First, the good news. The opportunities for profitable investment in IT systems have never been better for law firms.
In the past, the market for legal IT suffered from its small size in relation to the whole IT market and was dominated by a limited number of specialist products. Now that domination is challenged by powerful and sophisticated generic products that are much closer to the cutting edge of IT development.
At the same time, the UK market is becoming part of the global market for legal IT and new suppliers are coming in, bringing fresh ideas. Both these developments are to the great benefit of the consumer. And it is noticeable that those law firms that are succeeding in today's marketplace are typically the ones taking advantage of these developments.
Now, the warning. The risk of making the wrong investment decision is greater than ever. Even worse, the financial implications of getting it wrong, in a highly competitive market and an environment where dependence on systems is growing, can be catastrophic.
The wrong decision can be made for a variety of reasons. Most are covered in one of the following catagories:
The leap of faith
The most recent, most powerful hardware and the most fashionable software are bought for their own sakes.
Other firms are investing in IT, it must be the right thing to do.
The in-house expert
A single partner or IT professional, with a vision of what IT can achieve for the firm, drives the decision to invest and nobody has the influence or the technical know-how to challenge his judgement.
On the other hand, there is one key element in making the right decision. Quite simply, this is an absolute insistence that the investment reflects the firm's objectives. This may sound obvious, but it is worth considering in detail. Most firms have a quality, value for money service to clients as their objective and see up-to-the-minute computer systems as a way of achieving this.
At a broad level, this is probably true. But what are the specific objectives? And where does the emphasis lie in client service – on value for money, on quality, or elsewhere?
This has implications for the investment in IT, because different objectives demand different investment strategies. For example, if the objective is to provide good value and to compete effectively on price, IT investment might be focused on the following areas:
case management systems to improve fee earner productivity;
fee earner computing to enable fee earner document revision and reduce secretarial headcount;
practice management systems to provide the information necessary for effective cost control.
But if the firm's objective is to achieve profitability by providing a better (as opposed simply to cheaper) service, then IT investment might be focused on the following areas:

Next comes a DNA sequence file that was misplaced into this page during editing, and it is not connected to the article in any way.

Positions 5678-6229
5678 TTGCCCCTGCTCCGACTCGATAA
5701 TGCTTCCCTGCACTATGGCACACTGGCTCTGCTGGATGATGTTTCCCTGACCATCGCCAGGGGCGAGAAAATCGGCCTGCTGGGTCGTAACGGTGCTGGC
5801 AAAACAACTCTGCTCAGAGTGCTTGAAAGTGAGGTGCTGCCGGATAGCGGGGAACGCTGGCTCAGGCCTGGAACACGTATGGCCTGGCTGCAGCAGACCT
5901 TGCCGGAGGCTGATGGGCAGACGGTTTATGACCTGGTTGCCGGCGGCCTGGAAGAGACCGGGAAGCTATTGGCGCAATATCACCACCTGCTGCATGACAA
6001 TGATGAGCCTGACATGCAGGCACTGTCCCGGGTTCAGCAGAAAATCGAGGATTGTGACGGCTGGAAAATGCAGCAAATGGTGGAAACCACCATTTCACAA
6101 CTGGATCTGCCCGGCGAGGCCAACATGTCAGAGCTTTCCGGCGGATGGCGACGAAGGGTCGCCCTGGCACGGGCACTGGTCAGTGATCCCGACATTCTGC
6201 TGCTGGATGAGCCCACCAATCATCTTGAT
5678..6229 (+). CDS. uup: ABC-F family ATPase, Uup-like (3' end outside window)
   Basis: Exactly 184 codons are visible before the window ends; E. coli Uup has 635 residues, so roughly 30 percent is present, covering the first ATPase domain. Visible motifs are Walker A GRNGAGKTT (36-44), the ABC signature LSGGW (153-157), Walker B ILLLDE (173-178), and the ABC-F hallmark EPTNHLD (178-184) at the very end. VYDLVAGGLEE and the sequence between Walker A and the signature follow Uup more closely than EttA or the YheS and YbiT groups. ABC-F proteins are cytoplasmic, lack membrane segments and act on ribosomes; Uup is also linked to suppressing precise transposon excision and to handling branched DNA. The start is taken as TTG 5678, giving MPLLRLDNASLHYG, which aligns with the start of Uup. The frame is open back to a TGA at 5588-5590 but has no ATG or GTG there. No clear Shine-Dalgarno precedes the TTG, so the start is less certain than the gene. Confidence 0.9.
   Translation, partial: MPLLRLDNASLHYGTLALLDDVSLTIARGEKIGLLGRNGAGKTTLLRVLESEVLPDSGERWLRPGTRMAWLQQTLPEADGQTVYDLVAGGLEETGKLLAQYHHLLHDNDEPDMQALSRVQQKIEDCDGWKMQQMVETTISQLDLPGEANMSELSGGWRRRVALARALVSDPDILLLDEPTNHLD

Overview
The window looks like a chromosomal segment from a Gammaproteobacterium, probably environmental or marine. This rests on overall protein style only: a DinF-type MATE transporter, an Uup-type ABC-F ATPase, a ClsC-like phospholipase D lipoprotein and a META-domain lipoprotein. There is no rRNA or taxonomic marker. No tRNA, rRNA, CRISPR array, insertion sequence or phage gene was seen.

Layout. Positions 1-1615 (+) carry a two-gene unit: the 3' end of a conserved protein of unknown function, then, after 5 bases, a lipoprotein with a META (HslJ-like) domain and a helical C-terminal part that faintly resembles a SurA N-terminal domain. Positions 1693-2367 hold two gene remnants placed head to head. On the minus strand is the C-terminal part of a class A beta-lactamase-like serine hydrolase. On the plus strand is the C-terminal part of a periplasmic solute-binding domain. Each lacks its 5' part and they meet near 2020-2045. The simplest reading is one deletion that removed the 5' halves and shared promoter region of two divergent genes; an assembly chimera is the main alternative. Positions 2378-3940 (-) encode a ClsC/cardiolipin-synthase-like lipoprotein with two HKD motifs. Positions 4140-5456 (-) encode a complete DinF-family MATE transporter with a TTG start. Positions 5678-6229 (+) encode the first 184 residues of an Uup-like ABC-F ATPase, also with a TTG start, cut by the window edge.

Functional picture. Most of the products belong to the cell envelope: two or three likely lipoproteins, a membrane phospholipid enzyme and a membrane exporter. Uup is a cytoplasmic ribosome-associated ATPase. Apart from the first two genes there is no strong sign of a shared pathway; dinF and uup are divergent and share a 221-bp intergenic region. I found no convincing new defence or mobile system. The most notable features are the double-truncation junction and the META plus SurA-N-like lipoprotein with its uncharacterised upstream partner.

expert information systems to improve quality of service;
email to increase the speed of response to clients and to speed up internal communications;
case management systems to improve the standard of reporting to the client;
precedent databases to reduce levels of risk to the client.
These are just a few examples and there are others.
Potential IT applications are increasingly varied. IT is no longer just a tool for automating the back office. It can be applied in the front office to support day-to-day legal work.
Some types of investment may simply involve installing a new generation of computer equipment or software in an area where electronic information systems are already used. But this type of investment is increasingly just good housekeeping and may not offer any new benefits. To gain a substantial increase in payback, a more widespread, possibly radical, approach is required.
Whatever a firm's goals, the important thing is for the objectives to drive the investment, not the other way round. Only if the firm has a clear idea of its objectives can it have a clear set of criteria for assessing whether it should invest in IT.
How should the investment be measured against the now-established investment criteria? The appraisal must fit the problem. Therefore, there is a difference between appraising an IT investment designed to reduce costs and one designed to improve quality of service.
If the purpose of the investment is to cut costs, the financial implications of a systems purchase are relatively easy to measure. The costs of the investment – not only hardware and software, but also conversion of existing data, support staff costs, user training and ongoing maintenance – can be quantified. They can then be compared with projected benefits – lower staff costs, reduced headcount, lower overtime work, less need for outsourcing and lower maintenance costs. The accountant's armoury of appraisal techniques such as payback period and net present value, can compare the costs and benefits.
But if the purpose of the investment is to improve quality, numbers cannot be attached to the benefits. It is more important simply to establish that the benefits will be there; for example, a pilot project or client survey to determine whether an email address is really needed. And after the system has gone live, client and staff surveys should be carried out to gain feedback on the implications, financial and non-financial.
It is also worth benchmarking the investment along a number of dimensions – total spend versus fee income, projected support staff needs versus total staff numbers, estimated timing of payback.
So, investment in systems offers terrific opportunities to law firms but only if they understand what they are trying to do with the investment and assess the financial implications accordingly.